Quake-hit Haiti and its aid partners fought on Friday to stem a cholera epidemic that has killed nearly 200 people and sickened more than 2,000, and officials expect to see more cases before it is contained.
Although the main outbreak area was north of Port-au-Prince, which bore the brunt of the Jan. 12 earthquake, humanitarian agencies were on high alert to prevent the disease from spreading to crowded survivors' camps in the capital.
The cholera epidemic was the worst medical emergency to strike the poor, disaster-prone Caribbean nation since the devastating earthquake that killed up to 300,000 people.
It was also the first cholera epidemic in Haiti in a century, the World Health Organization said. But no confirmed cases were reported in Haiti's rubble-strewn capital, where 1.3 million quake homeless are living in tent cities.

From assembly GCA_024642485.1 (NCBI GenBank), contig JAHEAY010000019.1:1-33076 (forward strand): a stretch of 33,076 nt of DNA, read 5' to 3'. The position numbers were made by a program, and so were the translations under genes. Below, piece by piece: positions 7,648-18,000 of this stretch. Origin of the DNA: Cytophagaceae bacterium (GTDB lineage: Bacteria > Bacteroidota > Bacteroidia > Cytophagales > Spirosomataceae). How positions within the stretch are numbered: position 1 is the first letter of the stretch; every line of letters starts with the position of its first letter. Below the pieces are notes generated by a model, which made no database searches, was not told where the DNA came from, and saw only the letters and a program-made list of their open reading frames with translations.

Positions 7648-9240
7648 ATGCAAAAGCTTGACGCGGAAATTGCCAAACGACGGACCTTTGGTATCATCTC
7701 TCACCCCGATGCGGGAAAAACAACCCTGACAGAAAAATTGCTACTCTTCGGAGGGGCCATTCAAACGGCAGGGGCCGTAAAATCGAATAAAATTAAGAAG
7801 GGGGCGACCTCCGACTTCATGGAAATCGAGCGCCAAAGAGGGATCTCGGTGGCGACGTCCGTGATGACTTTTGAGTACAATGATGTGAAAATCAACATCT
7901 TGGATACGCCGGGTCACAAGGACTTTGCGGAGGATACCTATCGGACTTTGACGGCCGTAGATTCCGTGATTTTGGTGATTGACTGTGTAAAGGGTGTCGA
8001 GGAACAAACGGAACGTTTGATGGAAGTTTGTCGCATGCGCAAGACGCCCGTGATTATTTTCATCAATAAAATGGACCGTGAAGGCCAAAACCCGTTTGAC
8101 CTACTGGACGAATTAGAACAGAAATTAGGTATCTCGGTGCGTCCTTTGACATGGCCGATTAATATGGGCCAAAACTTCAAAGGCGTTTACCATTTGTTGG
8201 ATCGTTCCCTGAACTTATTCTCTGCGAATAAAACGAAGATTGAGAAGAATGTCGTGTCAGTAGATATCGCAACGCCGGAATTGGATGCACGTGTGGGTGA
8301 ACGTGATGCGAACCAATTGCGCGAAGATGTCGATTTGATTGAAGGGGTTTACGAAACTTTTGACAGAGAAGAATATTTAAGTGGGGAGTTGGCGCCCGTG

Health teams were closely monitoring the survivor camps and oral rehydration liquids were being prepared for quick use.
The Pan American Health Organization, the regional office for the WHO, said it had deployed medical teams, medicines and clean water to the outbreak zone around Saint-Marc in the central Artibonite region, and to the Central Plateau to deal with more cases of the virulent diarrheal disease. If left untreated, it can kill victims in hours through dehydration.
"We expect it to get bigger, we have to expect that," PAHO Deputy Director Jon Andrus told a briefing in Washington.
He said the Dominican Republic, which shares the island of Hispaniola with Haiti, should be alert to the risk of cholera spreading across the border.
UN officials, citing updated figures from Haitian authorities late on Friday, said 196 deaths had been recorded. They also said a total of 2,634 Haitians had been stricken with cholera as of Friday evening.